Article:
Technology stands still for no man, and learning management systems (LMS) are no exception. Anexample of one major trend is the shift towards consolidation in enterprises where multiple systems exist.
This is borne out by a recent survey of 249 US organisations conducted by training outsourcing provider Expertus, published in December 2006. Of the 25% of responding organisations that currently use more than one LMS within their organisations, three-quarters said they plan to consolidate systems. More than 75% of these plan to perform this consolidation within the next year.
The top factors cited as driving the need to consolidate are the centralisation of learner data (77.8%), improved reporting (68.9%), improved content integration (64.4%), and improved integration with other enterprise applications (62.2%).
It was in response to this last point that LMS provider SumTotal released a software tool called Total Integration earlier this year. According to the company’s vice-president of marketing, Jon Ciampi, this enables easier integration between the LMS and other HR systems.
Ciampi says SumTotal has worked at bringing flexibility to its system, and although companies may be consolidating on one global LMS, its product allows for each regional group to configure its own system so it fits around the way it works.”The data will remain constant and transferable, but workflow, permission settings and policy can be set locally,” he says.
This flexibility is also apparent at the front end of the system, says Ciampi, because the LMS can integrate with internet portals and intranets, and allow users to design reports by dragging and dropping required data fields.
Another trend that Ciampi has noted is the tendency for organisations to integrate their LMS with talent management, succession planning and performance management systems.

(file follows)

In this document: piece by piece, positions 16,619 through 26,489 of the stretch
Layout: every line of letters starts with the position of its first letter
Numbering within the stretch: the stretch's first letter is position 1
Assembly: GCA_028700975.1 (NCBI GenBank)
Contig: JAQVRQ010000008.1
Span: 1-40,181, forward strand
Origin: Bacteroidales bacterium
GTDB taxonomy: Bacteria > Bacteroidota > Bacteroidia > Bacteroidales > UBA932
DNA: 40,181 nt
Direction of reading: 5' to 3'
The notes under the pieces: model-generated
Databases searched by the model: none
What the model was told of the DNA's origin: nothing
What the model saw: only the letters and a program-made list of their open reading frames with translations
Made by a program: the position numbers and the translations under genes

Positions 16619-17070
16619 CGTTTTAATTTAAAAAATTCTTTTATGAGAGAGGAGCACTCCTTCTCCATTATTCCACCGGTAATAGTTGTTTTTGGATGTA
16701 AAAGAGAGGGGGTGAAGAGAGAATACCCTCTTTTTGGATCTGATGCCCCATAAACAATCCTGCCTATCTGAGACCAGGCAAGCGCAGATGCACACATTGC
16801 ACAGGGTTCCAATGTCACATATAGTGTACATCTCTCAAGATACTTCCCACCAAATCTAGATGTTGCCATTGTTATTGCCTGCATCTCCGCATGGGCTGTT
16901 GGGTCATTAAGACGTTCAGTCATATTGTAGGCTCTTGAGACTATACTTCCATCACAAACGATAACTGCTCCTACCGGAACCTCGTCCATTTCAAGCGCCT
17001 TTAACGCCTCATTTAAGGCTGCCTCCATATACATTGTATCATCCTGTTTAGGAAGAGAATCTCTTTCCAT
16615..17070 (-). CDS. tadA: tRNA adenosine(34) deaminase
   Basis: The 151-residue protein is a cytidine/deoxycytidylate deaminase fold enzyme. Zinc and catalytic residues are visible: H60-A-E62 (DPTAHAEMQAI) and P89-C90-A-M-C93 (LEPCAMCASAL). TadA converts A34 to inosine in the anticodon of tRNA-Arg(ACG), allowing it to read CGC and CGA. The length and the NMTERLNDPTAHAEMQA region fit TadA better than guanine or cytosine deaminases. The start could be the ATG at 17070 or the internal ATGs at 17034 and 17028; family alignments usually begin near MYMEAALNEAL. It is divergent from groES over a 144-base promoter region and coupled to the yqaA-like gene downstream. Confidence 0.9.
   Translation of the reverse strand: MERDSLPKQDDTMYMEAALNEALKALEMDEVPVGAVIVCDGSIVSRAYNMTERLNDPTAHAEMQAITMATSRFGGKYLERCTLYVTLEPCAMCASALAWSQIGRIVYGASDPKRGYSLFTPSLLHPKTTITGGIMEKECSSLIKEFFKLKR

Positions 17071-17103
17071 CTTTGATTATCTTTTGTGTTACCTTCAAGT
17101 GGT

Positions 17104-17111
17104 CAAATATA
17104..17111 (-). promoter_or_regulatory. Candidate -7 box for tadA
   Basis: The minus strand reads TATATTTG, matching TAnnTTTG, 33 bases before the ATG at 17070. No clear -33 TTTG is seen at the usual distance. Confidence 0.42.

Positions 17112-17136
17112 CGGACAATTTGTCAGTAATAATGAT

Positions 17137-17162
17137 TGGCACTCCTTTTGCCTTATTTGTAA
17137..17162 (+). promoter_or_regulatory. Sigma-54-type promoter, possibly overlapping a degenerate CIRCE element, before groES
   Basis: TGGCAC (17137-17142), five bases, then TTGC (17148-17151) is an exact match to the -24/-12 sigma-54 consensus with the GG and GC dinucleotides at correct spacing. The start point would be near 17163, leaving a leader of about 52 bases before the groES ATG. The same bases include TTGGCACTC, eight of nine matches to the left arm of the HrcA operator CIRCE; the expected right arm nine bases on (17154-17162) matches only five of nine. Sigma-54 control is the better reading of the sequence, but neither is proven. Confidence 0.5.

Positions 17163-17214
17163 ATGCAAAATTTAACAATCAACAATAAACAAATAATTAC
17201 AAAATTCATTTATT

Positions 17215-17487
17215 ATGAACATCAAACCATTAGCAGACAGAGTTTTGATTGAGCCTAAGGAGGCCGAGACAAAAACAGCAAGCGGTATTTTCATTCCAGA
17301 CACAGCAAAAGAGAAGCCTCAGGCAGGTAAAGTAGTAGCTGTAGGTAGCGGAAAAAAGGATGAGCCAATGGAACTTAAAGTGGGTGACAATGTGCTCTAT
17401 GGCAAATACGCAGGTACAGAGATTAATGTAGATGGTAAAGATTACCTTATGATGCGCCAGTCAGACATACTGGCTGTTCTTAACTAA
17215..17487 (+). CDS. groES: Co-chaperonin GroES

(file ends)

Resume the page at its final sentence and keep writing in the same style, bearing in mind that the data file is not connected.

This shift led SumTotal to purchase performance management software supplier MindSolve at the end of 2006.
By combining their LMS with these tools, organisations can use it to distinguish employees with high potential, and to identify where talent exists within the enterprise, Ciampi says.
Staff using these systems will also be able to identify a potential next career move within the organisation, and to find out what training and skills are required to get there, he says.
“This is a priority for many companies which, in the past, have seen valuable employees leave because they can’t show them a career path through the organisation,” he adds.
LMS provider Saba is set to release an updated version of its talent management tool later this year, according to European president Alun Cope-Morgan. He says the increasing number of organisations that are linking their LMS with talent management systems demonstrates a growing interest in human capital management practices.
“It is important that the LMS is tied into this as it is the system through which skill improvements and development are recorded,” he says.
Saba is known for providing systems for larger organisations, typically those with more than10,000 employees, but increasingly, says Cope-Morgan, it has been providing systems for the mid-tier of companies with about 5,000 staff. This has been made possible by the growing acceptance of the ‘software as a service’ model, where rather than buy the software outright and have the LMS installed on site, companies pay for the service on a monthly, on-demand basis and access it through the internet.
Saba recently opened a data centre in Amsterdam in anticipation of more customers wanting to receive applications this way. Cope-Morgan says this method of accessing an LMS means it will be less customisable and more standardised.
LMS supplier Cobent has also seen on-demand services become more popular over the past year. Managing director Howard Sears says these allow companies to deploy their LMS more quickly as there are no internal IT issues for the user.”It’s also cheaper as the user is effectively renting space rather than buying it,” says Sears.